[Marxism] theses on the economic crisis

Matthew Russo russo.matthew9 at gmail.com
Sun Nov 29 16:05:30 MST 2009


OK, let me take a swing at this.  Perhaps I am a bit more optimistic,
because the old adage "politics makes strange bedfellows" IS true, as in
that the twists and turns of "crisis" and its resolution are more convoluted
that we ever think.

I think what is described below is a crisis of the working class, its
organization, "consciousness" etc.  That's old news, and well predates the
present _capitalist crisis_ (reworded to avoid the semantical confusion).
As one historical example - and warning, it is ONLY by way of example, the
intent is not to delve into a period-specific discussion cast in terms of
dead terminology from a now-dead era:  At the time of the first WW, the
large majority of workers of Europe and the U.S. believed in fighting and
dying for "their own imperialism", because they believed  that "the crisis"
was the encroachment of the others on "their own turf".  Very very few
listened to the Zimmerwald Left.  They listened to the Dobbs/Limbaugh/Beck's
of their time. Yet this did not prevent the Russian Revolution from opening
up a whole era of revolutions of all sorts, an era that lasted until the
1980's.  So go figure.  It is impossible to project the dull sameness of
yesterday and today in the face of a potentially deep crisis of what is
after all the dominant system.

And I listen to Dobbs/Beck (not Limbaugh, what a Repug hack bore); my fav is
Michael Wiener, or Winer, or whatever, aka "Savage", based right here in
SF.  And I read Capital, and maybe so does Wiener for all I know.  Hey,
whatever happened to him, he's been off the air for some time?

BTW, you forget that types like Dobbs also piss off a lot of Latinos, and
politically speaking I'm a lot more interested in this sector of the U.S.
working class, especially in connection with the immigration question.  It
is almost analogous to the "Slave Question" before the Civil War, because it
involves a "racially despised" super-exploited population stripped of civil
rights, in connection with a supposedly "hard and fast" territorial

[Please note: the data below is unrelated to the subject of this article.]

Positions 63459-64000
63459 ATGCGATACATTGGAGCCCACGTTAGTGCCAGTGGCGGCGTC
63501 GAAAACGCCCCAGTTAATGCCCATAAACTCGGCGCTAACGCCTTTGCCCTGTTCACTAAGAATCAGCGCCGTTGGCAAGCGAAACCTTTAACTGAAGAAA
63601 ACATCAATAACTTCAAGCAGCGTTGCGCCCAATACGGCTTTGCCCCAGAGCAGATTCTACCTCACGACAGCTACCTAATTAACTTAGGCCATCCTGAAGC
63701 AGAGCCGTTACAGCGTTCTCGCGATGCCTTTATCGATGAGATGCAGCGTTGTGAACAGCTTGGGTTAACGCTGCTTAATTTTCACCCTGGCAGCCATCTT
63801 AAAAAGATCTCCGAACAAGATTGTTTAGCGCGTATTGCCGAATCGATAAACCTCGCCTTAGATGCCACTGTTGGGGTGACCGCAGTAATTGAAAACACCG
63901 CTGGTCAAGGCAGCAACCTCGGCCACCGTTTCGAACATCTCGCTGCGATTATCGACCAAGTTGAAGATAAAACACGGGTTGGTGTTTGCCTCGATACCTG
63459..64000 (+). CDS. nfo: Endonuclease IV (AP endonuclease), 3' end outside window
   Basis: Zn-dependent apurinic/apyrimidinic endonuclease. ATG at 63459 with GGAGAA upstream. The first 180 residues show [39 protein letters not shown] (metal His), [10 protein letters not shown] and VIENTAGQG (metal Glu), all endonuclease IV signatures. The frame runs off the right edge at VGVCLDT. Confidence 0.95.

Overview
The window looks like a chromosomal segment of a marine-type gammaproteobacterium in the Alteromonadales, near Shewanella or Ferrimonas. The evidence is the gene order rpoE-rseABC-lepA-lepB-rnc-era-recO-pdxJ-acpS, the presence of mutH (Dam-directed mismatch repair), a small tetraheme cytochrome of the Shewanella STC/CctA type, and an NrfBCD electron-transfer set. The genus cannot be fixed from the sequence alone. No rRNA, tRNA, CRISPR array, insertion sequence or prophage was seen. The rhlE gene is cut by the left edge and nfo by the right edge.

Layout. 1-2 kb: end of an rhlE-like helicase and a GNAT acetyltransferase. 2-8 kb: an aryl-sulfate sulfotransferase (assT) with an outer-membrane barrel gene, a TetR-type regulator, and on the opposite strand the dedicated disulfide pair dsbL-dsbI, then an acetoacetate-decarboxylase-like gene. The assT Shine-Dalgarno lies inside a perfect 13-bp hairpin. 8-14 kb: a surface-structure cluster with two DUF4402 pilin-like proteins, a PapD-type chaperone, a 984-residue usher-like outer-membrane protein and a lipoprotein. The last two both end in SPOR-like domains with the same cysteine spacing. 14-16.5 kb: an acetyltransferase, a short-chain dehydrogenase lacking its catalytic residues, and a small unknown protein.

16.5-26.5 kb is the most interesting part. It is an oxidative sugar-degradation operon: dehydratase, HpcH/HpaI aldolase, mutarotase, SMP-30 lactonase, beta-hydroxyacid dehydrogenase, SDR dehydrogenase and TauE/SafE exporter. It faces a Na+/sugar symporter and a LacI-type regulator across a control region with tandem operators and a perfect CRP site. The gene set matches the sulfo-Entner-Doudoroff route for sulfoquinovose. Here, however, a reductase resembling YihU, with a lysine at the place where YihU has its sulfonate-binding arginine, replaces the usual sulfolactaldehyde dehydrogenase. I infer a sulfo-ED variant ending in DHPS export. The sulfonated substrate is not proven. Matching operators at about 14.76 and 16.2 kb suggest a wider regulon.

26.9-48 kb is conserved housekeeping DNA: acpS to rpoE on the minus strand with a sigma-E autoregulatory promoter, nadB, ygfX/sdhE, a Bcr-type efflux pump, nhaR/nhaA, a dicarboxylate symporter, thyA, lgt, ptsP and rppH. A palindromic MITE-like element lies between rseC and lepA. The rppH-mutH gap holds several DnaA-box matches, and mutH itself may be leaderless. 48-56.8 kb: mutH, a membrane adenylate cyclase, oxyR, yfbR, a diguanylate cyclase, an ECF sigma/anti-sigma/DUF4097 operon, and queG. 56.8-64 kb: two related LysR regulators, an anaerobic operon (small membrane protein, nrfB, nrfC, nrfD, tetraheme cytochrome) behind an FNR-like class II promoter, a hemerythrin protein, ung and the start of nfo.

question, Mexico and the border.  (in fact it was the original war with
Mexico that created the present situation, that also lit the fuse for the
actual Civil War, when it came time to consider the status of the California
territory as either free or slave)  When, like the Zimmerwald Left, I'm
looking for cracks of light in the dull pall of unconsciousness that is a
lot of the U.S. working class, I look there.

-Matt

Date: Sat, 28 Nov 2009 21:19:29 -0800
From: Rakesh Bhandari <bhandari at berkeley.edu>
Subject: Re: [Marxism] theses on the economic crisis
Cc: marxism at lists.econ.utah.edu
Message-ID: <4B120461.7030903 at berkeley.edu
>
Content-Type: text/plain; charset=ISO-8859-1; format=flowed

At this point, I would say that those who say that this is a crisis of
the deregulation of the banking sector alone clearly outnumber who think
that this crisis is also rooted in the structures of capitalism itself.

I would also say that those who say this crisis stems from overly loose
monetary policy or the Greenspan put, plus the GSE's pushing loans to
underqualified minorities in an attempt to realize Clinton/Bush's
ownership outnumber those who think this crisis has something to do with
capitalism itself by a number also of 90 to 10. In other words, there
are a lot more people listening to Dobbs/Limbaugh/Beck than reading
Marx. Americans don't read anyway.


And those who think the financial crisis originates in China's anti
capitalist mercantilist policy of oversaving clearly outnumber the
critics of capitalism who would argue the increasingly unequal
distribution of income brought about by capitalist competition  is the
root cause of the crisis (oversaving by the rich that did not make sense
to invest given stagnant workers' income and was thrown into a global
casino).
>



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